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A chit chat with Dilip Prabhawalkar

By: Screen Weekly, IndiaFM
Tuesday, September 26, 2006
He is a renowned and respected name in the Marathi film industry. His acts in Marathi films like Chimanrao Gundyabhau, Chaukat Raja, Sarkarnama and Ratra Aarambh have won him immense critical acclaim. He has been performing since the past three decades on stage, in Marathi movies and even in Hindi films. But after playing Mahatma Gandhi in Lagey Raho Munnabhai, Dilip Prabhavalkar has become a household name. Here he speaks about playing Gandhi and more...

Have you played Gandhi earlier either on stage or in a film?
Never, I have played several characters in my life but never that of Mahatma Gandhi. I am not exactly physically suited for the role I am much taller and my complexion is also fairer. I never expected to be offered the role of Gandhi, the father of the nation.

What was director Rajkumar Hirani's criterion for casting you as our beloved Bapu?
Hirani had watched my TV show Chimanrao back home in Nagpur. When I was called for the first audition of Lage Raho Munnabhai, I thought it may be for one of the old-age home members. I wasn't prepared at all to be screen-tested as Gandhi. After putting on the get-up and make-up, I just posed and conjured up Gandhi-like gestures from my imagination. I tried to bring in a child-like innocence and humour. I must thank Hirani and Vidhu Vinod Chopra for having faith in me. I heard later that many great and good actors of the caliber of Naseeruddin Shah were singled out for the role.

Was this role physically or emotionally more challenging?
It was the most challenging role of my life! It is no mean task to play the father of the nation. He was no ordinary man and I had to be very careful all through. I could execute it well only under the guidance of Hirani. The strength and impact of the role was in the way he had conceived the sequences.

The make-up took three hours each time - with false nose, ears and the latex prosthetics to get the wrinkles and then the whole body had to be painted to get that tanned brown look. Vidyadhar Bhatte, the make-up man deserves a big shaabaasi!

How did you prepare yourself for the role?
I read up plenty of literature on Gandhi, watched the grainy B&W footage from the Films Division documentaries depicting his visit to England for the Round Table Conference. I paid special attention to his speech and diction; I always interpret my characters through their vocal tenors. Bapu had a high-pitched, monotonous manner of speech, and he had a Gujarati accent. But I haven't exactly stuck to it; I have improvised within permissible parameters.

To what would you attribute the big success of Bapu and Gandhigiri among the young as well as the old?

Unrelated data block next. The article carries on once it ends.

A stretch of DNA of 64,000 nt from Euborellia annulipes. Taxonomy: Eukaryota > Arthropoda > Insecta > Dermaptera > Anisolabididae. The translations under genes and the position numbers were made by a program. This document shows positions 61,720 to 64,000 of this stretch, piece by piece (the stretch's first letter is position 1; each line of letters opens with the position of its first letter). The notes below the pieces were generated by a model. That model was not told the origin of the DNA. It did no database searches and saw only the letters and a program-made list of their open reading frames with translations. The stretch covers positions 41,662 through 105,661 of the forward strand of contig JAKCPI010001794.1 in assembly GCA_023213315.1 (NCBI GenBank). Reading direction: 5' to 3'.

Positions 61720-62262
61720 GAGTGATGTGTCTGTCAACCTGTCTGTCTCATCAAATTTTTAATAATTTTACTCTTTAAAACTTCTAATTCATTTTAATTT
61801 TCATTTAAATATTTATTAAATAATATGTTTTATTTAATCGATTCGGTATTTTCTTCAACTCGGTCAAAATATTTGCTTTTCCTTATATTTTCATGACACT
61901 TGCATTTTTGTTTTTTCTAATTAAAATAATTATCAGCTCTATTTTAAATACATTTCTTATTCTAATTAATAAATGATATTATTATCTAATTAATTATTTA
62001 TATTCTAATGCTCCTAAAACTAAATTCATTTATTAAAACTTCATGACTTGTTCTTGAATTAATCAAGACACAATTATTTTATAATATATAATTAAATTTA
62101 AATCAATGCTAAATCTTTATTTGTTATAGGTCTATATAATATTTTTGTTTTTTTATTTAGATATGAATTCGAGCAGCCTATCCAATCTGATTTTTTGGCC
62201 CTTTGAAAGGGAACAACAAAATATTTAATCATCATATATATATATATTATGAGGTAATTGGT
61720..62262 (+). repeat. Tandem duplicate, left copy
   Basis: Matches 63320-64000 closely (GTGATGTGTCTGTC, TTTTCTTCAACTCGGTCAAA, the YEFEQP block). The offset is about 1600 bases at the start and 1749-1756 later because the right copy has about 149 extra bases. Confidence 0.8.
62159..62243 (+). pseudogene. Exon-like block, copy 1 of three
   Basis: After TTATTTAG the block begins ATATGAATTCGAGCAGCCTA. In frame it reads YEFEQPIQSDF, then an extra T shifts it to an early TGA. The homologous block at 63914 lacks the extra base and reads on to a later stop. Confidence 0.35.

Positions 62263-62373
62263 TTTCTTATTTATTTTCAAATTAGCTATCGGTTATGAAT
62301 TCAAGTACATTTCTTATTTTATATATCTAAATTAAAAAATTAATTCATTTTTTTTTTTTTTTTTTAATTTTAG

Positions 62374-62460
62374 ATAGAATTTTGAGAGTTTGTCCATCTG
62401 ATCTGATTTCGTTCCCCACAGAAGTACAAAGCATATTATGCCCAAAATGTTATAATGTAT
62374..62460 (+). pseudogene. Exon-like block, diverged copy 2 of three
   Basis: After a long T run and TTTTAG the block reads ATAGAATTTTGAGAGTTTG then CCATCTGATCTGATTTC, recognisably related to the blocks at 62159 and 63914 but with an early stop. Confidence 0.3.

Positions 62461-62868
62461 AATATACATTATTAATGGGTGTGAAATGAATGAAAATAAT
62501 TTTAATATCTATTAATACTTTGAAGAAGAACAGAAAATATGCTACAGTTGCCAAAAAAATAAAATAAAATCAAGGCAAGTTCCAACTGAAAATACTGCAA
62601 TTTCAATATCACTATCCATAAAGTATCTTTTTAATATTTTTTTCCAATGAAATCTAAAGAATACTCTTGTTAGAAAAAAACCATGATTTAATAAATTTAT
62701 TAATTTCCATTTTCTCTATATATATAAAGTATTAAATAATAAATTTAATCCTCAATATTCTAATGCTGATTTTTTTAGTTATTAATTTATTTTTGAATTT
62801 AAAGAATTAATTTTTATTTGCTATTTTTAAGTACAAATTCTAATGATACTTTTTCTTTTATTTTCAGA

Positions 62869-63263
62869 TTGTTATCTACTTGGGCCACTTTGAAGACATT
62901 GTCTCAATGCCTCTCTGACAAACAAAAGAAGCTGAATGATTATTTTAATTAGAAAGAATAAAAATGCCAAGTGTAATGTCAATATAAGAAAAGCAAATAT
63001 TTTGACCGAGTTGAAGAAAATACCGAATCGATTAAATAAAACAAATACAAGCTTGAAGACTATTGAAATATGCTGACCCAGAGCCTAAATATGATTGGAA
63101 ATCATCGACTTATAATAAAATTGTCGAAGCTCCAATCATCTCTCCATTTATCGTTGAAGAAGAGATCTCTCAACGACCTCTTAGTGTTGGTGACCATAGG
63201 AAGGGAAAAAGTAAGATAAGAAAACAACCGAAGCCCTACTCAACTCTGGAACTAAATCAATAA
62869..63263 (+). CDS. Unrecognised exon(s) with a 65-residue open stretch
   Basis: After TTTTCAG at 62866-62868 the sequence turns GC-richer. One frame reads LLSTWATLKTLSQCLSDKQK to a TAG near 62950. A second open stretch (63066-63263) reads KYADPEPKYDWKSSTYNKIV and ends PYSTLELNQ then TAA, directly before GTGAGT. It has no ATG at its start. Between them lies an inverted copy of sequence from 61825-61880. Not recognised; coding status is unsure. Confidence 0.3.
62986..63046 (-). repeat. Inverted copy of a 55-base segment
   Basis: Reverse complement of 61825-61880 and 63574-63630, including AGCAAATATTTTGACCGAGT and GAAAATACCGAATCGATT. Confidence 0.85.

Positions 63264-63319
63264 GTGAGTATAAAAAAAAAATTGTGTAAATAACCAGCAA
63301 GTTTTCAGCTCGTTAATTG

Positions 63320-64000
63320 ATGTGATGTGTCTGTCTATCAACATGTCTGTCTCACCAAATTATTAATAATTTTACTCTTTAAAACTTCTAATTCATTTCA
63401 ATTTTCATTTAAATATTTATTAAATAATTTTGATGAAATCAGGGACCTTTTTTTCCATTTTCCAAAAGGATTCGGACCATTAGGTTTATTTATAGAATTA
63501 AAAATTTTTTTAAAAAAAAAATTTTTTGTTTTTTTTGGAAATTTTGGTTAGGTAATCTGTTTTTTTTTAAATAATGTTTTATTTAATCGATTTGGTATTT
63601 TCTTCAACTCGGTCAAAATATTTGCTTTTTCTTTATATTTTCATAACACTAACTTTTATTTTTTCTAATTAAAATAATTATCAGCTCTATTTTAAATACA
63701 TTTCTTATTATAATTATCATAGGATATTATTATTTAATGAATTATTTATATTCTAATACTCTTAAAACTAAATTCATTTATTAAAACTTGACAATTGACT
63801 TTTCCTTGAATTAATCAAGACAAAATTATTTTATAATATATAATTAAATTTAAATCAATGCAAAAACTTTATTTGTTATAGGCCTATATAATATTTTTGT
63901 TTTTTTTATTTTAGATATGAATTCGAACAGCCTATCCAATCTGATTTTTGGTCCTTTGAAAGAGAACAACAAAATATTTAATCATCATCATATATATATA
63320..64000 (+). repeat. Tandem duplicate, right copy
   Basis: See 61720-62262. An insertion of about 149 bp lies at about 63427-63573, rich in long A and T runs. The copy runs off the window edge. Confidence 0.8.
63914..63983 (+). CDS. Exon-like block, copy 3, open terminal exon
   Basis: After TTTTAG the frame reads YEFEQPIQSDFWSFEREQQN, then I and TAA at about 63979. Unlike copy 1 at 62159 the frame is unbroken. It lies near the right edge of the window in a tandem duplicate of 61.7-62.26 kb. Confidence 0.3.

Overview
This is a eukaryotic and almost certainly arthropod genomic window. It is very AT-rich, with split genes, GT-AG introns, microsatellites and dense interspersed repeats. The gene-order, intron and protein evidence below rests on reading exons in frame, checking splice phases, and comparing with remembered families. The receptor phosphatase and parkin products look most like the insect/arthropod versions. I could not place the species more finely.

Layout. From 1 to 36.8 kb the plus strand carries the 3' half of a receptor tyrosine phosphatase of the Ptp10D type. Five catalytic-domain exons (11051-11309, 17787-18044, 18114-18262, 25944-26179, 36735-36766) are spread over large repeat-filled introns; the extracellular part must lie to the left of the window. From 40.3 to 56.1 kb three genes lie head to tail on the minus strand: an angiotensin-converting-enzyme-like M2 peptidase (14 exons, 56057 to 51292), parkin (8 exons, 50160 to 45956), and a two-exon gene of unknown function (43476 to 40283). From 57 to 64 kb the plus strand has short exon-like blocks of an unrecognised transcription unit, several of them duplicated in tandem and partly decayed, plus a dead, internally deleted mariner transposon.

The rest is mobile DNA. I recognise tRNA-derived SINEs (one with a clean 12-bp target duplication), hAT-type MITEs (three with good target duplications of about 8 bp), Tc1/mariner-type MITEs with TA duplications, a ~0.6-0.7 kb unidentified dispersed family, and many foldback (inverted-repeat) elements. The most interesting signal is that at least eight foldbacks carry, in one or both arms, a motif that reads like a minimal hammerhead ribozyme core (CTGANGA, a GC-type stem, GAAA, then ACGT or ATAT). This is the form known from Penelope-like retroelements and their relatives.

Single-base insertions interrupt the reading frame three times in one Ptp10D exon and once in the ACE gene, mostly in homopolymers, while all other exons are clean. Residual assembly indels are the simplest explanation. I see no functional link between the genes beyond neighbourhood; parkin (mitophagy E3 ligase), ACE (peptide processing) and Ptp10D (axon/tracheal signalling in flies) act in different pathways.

What makes Bapu work in Lage Raho... is that he isn't serious or preachy, he matches up the tempo of Munna and Circuit's bubbling humour. His eyes sparkle with mischief and he teases Munna and gets amused with his dadagiri. He becomes a part of the scene. And thus he endears himself to one and all.

Now for some criticism: wasn't the make-up too dark for Gandhi?
Is Gandhi's appearance in the film is in person or is it his image? Perhaps it is blending in both and so Gandhi appears darker in the film. Secondly, since all the films of those times are B&W, we have no real reference-point other than historian Louise Fischer's reference to his complexion being chocolate-brown. But still that is not very precise.

Why didn't Bapu answer the three crucial questions in the press conference much to the embarassment of Munna?
I haven't discussed it with Hirani, but my reading is that like the psychiatrist had pointed out in the film, Gandhi is the voice of Munna's conscience and so how can he answer questions that Munna has not read up?

You have waged some Gandhigiri off-screen, by mobilising the anti-piracy bureau against the pirated VCD being played in the Pune-bound bus in which you were traveling.
I was shocked to see such a mutilated pirated version of the film being shown - it amounted to murder of creativity of all those involved in making of the film. I really didn't think it would end up in such a media circus, I just called up Vinod Chopra's office and they took care of the rest of the things.

Aren't you afraid of getting typecast as Bapu hereon?
Given a choice, I wouldn't play Gandhi again. I never played Chimanrao ever again, I had a zillion offers to repeat the get-up.

Shiva depicts you as the menacing Home Minister. From Gandhigiri to villainy, how do you manage to switch roles so effectively?
I shot simultaneously for both the films and the only thing common between the two was the hairstyle - the bald pate! I promoted non-violence through one and perpetrated crime through the other. As an actor, I cannot afford to get involved with the character, I just play the part, I do not become the part.

Which are your films to come?
There are some Marathi films and then there is Neeraj Vora's Familywalla.

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